A New Museum Exhibition Sheds Light on an Old Sect
Photographs, archival footage, documents, furniture and handmade goods showcase the Shakers, who created their unique communities more than two centuries ago.
Whether you know a lot or a little about the Shakers, the upcoming show The Shakers and the Modern World at The Currier Museum of Art in Manchester is both “informative and evocative,” says Andrew Spahr, the Currier’s director of collections and exhibitions.
The Shakers—a Christian sect whose tenets included pacifism, celibacy, communal property, and the equality of men and women—established a number of communities in the United States in the late 1700s, one of which was Canterbury Shaker Village in Canterbury. The show—which launches October 12 and continues through February 16—is a collaborative effort between the Currier and Canterbury Shaker Village, which is celebrating its fiftieth anniversary as an incorporated museum this year.
In 1959, Canterbury Shaker Village transitioned from being owned by the Shakers to a nonprofit organization (although Shakers continued to live there until the last resident, Ethel Hudson, passed away in 1992). Today, visitors can enjoy twenty-five original and four reconstructed Shaker buildings, as well as 694 acres of forests, fields, gardens, nature trails and mill ponds. The village offers tours and educational programs and has been designated a National Historic Landmark for its architectural integrity and significance.
Shaker items on display
“We think it’s important to continue the legacy of Canterbury and to present it in the context of the larger Shaker experience,” Spahr says. To that end, the show will display numerous objects from the collections of both the Currier and Canterbury Shaker Village: Shaker furniture and Shaker-inspired furniture; the famous Dorothy cloak (top photo), the wool shoulder cape with a hood that became popular among society ladies and was designed by Dorothy Durgin, who arrived at Canterbury at age nine in 1834 and later become an eldress; and “fancy goods,” such as poplarware boxes, photographs and documents, including the original covenant from the founding of the village in 1792.
The Shakers and the Modern World also shows how the Shakers, known for their simple lifestyle and manner of dress—and for their well-designed furniture—did not shut themselves off from the world at large but rather connected with it, while still maintaining their religious principles and ways of life. “The Shakers were really good at remaining true to their faith in embracing change,” says Maggie Stier, interim executive director and marketing and development director at Canterbury Shaker Village.
The Shakers also sold goods to the rest of the world to help support their communities. Chair-making was a central industry for the community in New Lebanon, New York; the “fancy goods”—sewing boxes, pin cushions and other items—were made in many communities, as were brushes, bonnets, brooms and even patent medicines. Fancy goods made of poplarware—in which boxes were covered with “cloth” made from woven poplar strips—were made at Canterbury through the 1960s.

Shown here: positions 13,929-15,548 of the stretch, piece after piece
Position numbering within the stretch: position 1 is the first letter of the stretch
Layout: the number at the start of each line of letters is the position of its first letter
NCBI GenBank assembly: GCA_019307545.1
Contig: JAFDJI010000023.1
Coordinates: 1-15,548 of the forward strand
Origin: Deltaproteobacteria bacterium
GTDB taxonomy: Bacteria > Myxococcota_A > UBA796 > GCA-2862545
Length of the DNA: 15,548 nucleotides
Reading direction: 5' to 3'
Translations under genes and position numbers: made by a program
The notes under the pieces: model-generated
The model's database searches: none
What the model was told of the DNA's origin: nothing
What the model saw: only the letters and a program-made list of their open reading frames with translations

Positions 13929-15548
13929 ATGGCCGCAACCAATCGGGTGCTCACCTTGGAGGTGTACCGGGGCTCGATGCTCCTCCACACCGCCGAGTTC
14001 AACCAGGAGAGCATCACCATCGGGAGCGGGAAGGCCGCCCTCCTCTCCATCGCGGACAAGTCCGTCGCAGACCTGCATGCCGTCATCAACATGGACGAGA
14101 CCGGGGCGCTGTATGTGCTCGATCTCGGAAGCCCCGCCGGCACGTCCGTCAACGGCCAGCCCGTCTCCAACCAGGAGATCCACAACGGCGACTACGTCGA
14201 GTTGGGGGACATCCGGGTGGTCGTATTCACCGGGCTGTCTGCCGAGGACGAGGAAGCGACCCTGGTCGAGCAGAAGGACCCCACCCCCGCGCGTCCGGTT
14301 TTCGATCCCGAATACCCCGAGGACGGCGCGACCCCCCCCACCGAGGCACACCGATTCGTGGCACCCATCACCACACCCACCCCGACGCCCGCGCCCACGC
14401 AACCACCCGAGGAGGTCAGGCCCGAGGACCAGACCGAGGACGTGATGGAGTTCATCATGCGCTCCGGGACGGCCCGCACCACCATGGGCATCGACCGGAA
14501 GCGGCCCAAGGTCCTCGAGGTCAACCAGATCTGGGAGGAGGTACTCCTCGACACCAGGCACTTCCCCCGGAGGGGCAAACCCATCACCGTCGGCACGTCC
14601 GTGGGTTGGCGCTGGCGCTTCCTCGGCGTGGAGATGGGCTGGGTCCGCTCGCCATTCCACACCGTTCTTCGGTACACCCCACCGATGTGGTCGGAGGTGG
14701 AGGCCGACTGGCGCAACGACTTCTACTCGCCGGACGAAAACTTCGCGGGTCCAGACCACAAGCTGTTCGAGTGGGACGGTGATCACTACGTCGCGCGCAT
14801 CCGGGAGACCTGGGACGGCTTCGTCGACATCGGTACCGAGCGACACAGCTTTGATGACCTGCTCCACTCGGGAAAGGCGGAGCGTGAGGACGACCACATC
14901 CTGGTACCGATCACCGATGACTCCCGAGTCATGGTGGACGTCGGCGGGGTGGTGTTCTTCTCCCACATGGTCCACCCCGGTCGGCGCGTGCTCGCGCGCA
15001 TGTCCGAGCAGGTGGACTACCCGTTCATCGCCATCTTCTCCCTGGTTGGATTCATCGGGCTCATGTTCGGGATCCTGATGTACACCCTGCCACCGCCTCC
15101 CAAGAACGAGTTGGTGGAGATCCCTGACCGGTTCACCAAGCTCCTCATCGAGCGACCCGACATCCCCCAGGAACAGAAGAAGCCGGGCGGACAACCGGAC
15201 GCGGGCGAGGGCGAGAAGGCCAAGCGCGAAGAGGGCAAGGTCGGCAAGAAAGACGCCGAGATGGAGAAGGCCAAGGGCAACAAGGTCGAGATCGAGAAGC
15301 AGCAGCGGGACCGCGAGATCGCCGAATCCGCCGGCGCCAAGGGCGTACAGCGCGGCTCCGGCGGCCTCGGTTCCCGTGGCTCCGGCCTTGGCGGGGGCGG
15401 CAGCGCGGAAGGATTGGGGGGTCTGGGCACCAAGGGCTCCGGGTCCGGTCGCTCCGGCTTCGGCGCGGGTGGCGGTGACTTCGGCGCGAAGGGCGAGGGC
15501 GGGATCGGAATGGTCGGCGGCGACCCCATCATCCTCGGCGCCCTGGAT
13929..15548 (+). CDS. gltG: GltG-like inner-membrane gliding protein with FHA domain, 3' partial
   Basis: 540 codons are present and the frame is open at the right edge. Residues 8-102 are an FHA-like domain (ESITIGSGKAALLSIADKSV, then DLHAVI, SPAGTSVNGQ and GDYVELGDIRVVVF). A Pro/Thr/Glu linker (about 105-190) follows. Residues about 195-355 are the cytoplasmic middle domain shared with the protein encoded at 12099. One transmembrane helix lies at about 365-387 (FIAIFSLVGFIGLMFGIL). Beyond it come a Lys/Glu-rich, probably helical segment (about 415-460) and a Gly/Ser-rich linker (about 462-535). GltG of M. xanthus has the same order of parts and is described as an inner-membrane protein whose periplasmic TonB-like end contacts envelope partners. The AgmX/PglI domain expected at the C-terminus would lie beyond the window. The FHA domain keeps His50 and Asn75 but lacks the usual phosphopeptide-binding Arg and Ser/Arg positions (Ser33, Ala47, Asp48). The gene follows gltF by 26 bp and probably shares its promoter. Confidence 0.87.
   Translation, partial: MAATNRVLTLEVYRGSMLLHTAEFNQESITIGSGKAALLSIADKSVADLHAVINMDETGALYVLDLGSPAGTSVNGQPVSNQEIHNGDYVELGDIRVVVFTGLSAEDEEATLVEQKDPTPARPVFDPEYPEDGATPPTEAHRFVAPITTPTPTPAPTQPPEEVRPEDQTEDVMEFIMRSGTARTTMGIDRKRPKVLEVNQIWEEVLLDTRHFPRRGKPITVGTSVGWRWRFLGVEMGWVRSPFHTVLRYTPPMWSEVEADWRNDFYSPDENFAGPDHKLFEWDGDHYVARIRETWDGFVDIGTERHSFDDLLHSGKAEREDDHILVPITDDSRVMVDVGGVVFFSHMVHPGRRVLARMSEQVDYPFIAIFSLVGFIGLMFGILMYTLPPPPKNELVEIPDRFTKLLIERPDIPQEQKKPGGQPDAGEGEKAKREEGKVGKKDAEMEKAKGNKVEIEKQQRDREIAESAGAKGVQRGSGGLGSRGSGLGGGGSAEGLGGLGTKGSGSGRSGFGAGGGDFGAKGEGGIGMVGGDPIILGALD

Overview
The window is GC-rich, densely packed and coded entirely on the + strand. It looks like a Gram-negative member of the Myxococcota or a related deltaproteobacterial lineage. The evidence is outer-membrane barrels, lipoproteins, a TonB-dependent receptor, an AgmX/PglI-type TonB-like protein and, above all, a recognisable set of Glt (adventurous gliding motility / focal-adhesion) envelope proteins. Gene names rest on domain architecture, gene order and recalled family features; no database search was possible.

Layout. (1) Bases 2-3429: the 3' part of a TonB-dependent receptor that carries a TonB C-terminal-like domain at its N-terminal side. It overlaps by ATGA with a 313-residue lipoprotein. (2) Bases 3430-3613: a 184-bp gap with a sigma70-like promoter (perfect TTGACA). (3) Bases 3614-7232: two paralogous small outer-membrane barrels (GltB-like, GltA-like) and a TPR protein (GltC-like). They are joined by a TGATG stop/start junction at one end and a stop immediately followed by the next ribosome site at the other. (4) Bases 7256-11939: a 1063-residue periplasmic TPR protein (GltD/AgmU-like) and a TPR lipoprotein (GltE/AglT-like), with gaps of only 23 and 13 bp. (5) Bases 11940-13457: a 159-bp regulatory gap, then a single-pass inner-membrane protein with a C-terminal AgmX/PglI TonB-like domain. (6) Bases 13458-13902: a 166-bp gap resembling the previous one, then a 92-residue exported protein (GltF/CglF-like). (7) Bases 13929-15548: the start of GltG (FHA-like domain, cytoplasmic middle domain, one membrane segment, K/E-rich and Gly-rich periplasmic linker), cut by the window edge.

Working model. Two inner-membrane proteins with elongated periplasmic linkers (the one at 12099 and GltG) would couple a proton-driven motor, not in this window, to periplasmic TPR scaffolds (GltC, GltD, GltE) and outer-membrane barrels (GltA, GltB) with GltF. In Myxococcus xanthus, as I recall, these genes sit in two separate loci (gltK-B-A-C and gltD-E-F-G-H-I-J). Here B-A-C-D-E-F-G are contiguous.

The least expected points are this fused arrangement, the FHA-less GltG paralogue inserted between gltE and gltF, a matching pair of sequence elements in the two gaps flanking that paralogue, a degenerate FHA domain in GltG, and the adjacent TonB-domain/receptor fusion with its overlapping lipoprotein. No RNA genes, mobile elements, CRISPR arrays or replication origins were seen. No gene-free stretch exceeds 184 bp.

The poplarware products may surprise some museum visitors, because they are more decorative and less well known than, for example, the iconic ladder back chair that typifies the streamlined, functional aesthetic associated with Shaker design. But the Shakers made, within reason, what the world wanted.
The Shakers also willingly embraced technology. “They constructed and ran their own power plant in 1910,” Spahr says. “They had a number of patented inventions. One of the things I have been surprised to learn is how active and successful their commercial enterprises were.”
Along with this commercial proclivity, the Shakers maintained a high standard of workmanship. “Shakers became associated with quality, and with simple and excellent design,” Spahr says. “Their brand became very important. They made innovative use of public relations to sell goods, but also to attract new converts.” Their reputation for quality craftsmanship, while deserved, exists in part because they promoted it.
Rebecca Soules, interpretation manager at Canterbury Shaker Village, says she is excited to see pieces from the village at the Currier. “We have twenty-five historic buildings at Canterbury,” she says, “but we don’t really have much exhibit space. At the Currier show, people will be able to see some of these pieces in a whole new way.”
National and worldwide influence
Both classic Shaker furniture and later Victorian-influenced examples are part of the exhibit. While in some communities, chairs were produced for sale to the outside world, Shakers in every community produced a range of pieces for their own use: beds, tables, chests and cupboards. Some of these reflect Victorian influences of the day, which may come as a surprise to visitors. The Shakers’ creative processes were not immune to influences from the outside world, Spahr says.
Also on display are examples of furniture not made by Shakers but influenced by Shaker design. Spahr says that during the 1930s, designers in Copenhagen, Denmark, were studying Shaker chairs, which are thought to have exerted considerable influence on Danish modern furniture of the 1950s, which in turn informs our furniture design today.
The last remaining Shakers now reside at the Shaker Village in Sabbathday Lake, Maine. For a religious movement that never numbered above six thousand or so individuals at a time, scattered among eighteen major communities, the Shakers’ influence continues to resonate to a surprising degree. The show at the Currier helps demonstrate how their principles, crafts and spirit of industry made the Shakers an important part of our national heritage.